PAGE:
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  • Writer's pictureJD Slaughter

One Change That Could Make American Criminal Justice Fairer

The system systematically favors prosecutors. Creating a position of defender general would be a step toward righting things. The Atlantic reports:

The single most influential job in American criminal justice is one that most people have never heard of: the deputy solicitor general who oversees criminal prosecutions. This is the person in the Office of the U.S. Solicitor General primarily responsible for making the government’s arguments in criminal cases.
Understanding that job, and that person’s role in shaping criminal law in this country, reveals a serious, hidden problem: no equal office exists for the country’s defendants. Over time, that imbalance has worked to undermine the Supreme Court’s acknowledged responsibility to provide “equal justice under law.”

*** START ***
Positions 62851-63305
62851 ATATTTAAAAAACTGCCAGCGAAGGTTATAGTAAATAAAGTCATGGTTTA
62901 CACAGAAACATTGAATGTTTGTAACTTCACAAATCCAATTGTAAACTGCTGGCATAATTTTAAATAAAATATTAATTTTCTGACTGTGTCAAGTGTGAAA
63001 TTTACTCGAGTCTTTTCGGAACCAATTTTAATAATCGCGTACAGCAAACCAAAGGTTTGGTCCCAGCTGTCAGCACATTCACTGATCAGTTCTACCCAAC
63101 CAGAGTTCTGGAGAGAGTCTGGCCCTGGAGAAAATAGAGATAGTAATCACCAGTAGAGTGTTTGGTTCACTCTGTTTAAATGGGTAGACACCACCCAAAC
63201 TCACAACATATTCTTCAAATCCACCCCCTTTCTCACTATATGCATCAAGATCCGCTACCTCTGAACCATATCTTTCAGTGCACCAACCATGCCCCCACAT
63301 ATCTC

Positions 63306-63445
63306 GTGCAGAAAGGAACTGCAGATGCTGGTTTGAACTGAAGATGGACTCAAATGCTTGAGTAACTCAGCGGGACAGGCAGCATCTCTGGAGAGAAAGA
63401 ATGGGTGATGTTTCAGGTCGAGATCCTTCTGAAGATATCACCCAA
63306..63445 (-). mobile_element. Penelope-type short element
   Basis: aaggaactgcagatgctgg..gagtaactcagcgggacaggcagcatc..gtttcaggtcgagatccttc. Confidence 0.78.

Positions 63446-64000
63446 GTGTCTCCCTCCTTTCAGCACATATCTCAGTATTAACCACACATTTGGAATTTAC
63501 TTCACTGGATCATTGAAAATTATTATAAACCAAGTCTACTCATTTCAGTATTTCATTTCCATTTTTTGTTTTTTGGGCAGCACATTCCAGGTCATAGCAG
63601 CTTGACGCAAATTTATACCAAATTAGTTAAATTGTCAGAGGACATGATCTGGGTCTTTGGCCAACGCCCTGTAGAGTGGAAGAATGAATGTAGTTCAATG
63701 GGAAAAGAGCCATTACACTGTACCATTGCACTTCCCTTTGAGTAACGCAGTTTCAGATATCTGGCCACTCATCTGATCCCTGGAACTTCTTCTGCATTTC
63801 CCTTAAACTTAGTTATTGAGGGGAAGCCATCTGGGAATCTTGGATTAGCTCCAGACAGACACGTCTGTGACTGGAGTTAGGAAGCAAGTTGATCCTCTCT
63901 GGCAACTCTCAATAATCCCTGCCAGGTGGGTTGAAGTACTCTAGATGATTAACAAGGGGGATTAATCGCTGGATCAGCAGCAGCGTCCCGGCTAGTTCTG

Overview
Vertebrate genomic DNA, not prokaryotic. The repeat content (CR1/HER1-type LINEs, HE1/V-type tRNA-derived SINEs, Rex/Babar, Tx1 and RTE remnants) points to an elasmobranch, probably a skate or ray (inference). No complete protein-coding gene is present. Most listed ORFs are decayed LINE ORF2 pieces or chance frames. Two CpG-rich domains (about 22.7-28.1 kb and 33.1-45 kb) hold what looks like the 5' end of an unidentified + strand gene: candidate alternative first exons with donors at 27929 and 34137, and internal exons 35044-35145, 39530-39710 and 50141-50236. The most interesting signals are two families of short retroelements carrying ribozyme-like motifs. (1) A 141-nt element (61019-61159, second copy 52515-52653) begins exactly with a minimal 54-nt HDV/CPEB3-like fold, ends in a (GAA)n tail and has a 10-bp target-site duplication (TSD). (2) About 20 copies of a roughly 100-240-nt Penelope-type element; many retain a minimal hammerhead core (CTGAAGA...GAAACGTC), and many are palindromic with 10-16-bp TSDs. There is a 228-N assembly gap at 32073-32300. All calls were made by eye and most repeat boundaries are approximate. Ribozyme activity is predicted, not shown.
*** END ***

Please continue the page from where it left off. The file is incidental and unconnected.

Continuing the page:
Reformers have rightly focused attention on many aspects of American criminal justice that are broken. Some reforms are easier than others. Creating a defender general is an unusually simple one, with the potential to provide large benefits for millions of people, given that it involves establishing only an office with two dozen employees. Criminal defendants—and potential criminal defendants, which all of us are—deserve no less.
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